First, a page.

Letter writing continues to be a vehicle of choice for groups and individuals looking to sway members of Congress as they deliberate Rep. Mike Simpson’s $33 billion dam breaching concept.
Last week, a coalition of farm, port and hydropower interests wrote a letter to Rep. Cathy McMorris Rodgers and carbon copied other members of Congress asking them to oppose Simpson’s idea. A Canadian scientist embroiled in the debate over the science of dam breaching also got in on the letter writing.
In February, Simpson unveiled his plan to save Idaho’s salmon and steelhead by breaching the four lower Snake River dams and spending billions to mitigate affected communities and industries. That mitigation includes money to replace power produced at the dams, funding to help farmers get their crops to market and programs to help communities such as Lewiston and Clarkston.
Simpson’s idea has not been translated into legislation, but the Republican representing Idaho’s 2nd Congressional District has said it would be a good match for what is expected to be a $3 trillion infrastructure bill Democrats are in the early stages of crafting.
The letter signed by 45 port, ag and power representatives called the four lower Snake River dams “foundational to the Pacific Northwest economy.”
“They enable clean and reliable power generation, irrigation of some of America’s most productive farmland, and safe and efficient marine transportation of agricultural products to global markets,” its authors wrote.
Listing the ports of Lewiston and Clarkston among its supporters, the letter called Simpson’s goal of saving threatened and endangered salmon and steelhead populations in the Snake River Basin while ending decades of related litigation admirable and well intentioned. But the groups said there is no guarantee it will work, and they believe it will undermine the region’s power supply and lead to higher power bills.
“The dams play an important role in maintaining reliability in the production of power used to supply load in the Pacific Northwest. Their flexibility and dispatchability are valuable components of the Northwest power portfolio, and breaching would more than double the region’s risk of power shortages,” they wrote.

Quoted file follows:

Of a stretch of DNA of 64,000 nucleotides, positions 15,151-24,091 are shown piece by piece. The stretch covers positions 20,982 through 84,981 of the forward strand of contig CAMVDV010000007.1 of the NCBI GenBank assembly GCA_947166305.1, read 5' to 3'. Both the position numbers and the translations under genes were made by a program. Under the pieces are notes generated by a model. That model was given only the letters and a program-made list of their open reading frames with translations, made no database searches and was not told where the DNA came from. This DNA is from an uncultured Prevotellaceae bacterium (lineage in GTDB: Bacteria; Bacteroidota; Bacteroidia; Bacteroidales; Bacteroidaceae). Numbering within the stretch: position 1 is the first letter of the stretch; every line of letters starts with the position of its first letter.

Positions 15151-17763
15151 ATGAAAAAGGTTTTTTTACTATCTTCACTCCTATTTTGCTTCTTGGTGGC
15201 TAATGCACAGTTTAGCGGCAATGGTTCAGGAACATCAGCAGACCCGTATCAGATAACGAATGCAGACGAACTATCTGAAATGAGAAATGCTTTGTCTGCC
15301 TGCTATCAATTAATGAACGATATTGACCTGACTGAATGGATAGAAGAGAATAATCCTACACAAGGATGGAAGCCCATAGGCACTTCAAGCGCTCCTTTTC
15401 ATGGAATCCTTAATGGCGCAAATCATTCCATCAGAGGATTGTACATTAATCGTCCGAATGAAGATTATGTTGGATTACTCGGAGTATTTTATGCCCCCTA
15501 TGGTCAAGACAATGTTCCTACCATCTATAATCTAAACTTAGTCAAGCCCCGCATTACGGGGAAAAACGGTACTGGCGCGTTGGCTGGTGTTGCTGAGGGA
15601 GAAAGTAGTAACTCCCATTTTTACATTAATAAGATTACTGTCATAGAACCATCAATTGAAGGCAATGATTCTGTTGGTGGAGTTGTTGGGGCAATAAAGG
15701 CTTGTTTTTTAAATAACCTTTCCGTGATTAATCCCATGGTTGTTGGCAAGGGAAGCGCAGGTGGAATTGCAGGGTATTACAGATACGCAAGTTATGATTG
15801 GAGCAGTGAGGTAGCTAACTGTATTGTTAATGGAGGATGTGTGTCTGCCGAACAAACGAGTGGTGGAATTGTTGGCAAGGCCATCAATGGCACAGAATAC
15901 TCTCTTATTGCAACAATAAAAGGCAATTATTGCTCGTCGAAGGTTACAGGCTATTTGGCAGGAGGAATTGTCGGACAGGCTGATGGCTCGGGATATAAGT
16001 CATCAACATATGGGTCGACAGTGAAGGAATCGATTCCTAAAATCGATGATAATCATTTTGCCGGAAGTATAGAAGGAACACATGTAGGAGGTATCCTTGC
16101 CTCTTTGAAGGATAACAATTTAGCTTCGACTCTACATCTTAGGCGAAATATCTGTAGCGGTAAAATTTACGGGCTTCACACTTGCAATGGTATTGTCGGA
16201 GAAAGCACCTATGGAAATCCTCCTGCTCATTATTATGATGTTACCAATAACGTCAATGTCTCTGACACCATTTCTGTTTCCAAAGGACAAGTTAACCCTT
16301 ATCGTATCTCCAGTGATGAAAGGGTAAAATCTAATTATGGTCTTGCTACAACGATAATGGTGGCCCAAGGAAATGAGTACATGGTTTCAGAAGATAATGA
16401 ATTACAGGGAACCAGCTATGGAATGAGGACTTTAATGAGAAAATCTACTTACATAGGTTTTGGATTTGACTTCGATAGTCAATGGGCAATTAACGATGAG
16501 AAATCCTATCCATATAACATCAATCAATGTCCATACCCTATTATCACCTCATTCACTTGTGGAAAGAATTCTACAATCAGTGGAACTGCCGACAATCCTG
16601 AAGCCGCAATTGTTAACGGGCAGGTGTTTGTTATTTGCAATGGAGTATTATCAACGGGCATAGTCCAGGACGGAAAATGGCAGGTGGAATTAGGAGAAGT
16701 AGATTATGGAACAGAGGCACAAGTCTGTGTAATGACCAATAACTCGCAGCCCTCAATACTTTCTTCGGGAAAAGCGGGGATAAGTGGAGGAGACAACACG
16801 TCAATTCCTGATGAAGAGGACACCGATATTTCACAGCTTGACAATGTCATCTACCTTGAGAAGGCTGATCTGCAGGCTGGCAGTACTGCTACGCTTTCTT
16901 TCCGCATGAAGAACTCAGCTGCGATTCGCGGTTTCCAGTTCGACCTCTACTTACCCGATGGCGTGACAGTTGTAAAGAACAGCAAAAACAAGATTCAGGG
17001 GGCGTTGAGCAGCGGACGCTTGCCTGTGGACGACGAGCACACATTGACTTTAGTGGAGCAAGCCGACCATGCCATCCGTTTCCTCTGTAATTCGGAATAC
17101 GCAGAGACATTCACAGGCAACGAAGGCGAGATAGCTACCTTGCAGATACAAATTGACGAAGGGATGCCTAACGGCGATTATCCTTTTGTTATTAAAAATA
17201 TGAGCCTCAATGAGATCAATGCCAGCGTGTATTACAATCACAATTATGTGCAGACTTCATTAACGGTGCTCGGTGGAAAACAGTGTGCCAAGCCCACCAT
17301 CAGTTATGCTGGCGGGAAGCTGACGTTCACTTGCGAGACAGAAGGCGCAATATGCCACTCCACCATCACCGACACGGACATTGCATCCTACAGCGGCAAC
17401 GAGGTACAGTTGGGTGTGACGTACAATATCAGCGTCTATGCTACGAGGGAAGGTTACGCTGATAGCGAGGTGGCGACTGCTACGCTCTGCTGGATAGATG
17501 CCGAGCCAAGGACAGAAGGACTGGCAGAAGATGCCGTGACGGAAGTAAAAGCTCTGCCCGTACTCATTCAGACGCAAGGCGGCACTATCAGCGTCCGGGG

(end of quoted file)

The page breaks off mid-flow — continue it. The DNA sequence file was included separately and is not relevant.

They also said breaching the dams and eliminating efficient barge transportation on the Snake River would increase the release of greenhouse gasses and add to climate change. The letter concludes by saying Simpon and others are wrong in their belief that the region must choose between the dams and Snake River salmon and steelhead.
“We believe this is a false choice, and ignores the broad commitment to salmon recovery that must be region-wide and sustained for generations,” the authors state.
Another letter, written by British Columbia fisheries scientist David Welch argues breaching the dams would do little to help the fish. Welch and his colleagues published an article saying Snake River salmon and steelhead are suffering much more from poor ocean conditions than they are from dams. He contends salmon runs are suffering in both dammed and undammed rivers up and down the West Coast of North America and that their productivity and survival have fallen at similar rates.
Welch dismisses the idea that cumulative delays, stress and injuries suffered by juvenile fish as they pass dams on the Snake and Columbia rivers lead to “delayed mortality.” The concept of delayed mortality posits that even though about half the fish survive the journey to the ocean, many of them are so weakened by the trip that they die soon after. It lies at the center of the scientific debate over dam breaching.
Fisheries scientists in favor of breaching say fewer dams would increase salmon survival by decreasing delayed mortality. Those opposed dispute the existence of delayed mortality and thus say breaching would be ineffective.
Welch’s work is challenged by other fisheries scientists who have criticized his work. It is being reviewed by the Independent Scientific Advisory Board, an entity of the Northwest Power and Conservation Council. The board’s findings are expected to be released this spring.
Welch wrote to refute a letter penned by 68 fisheries scientists in February that argued for beaching the four lower Snake River dams.
Last week a coalition of Native American leaders from the Pacific Northwest wrote to President Joe Biden and members of Congress from the Pacific Northwest saying the dams must be breached to avoid extinction of Snake River salmon and steelhead and to honor treaties between tribes and the federal government.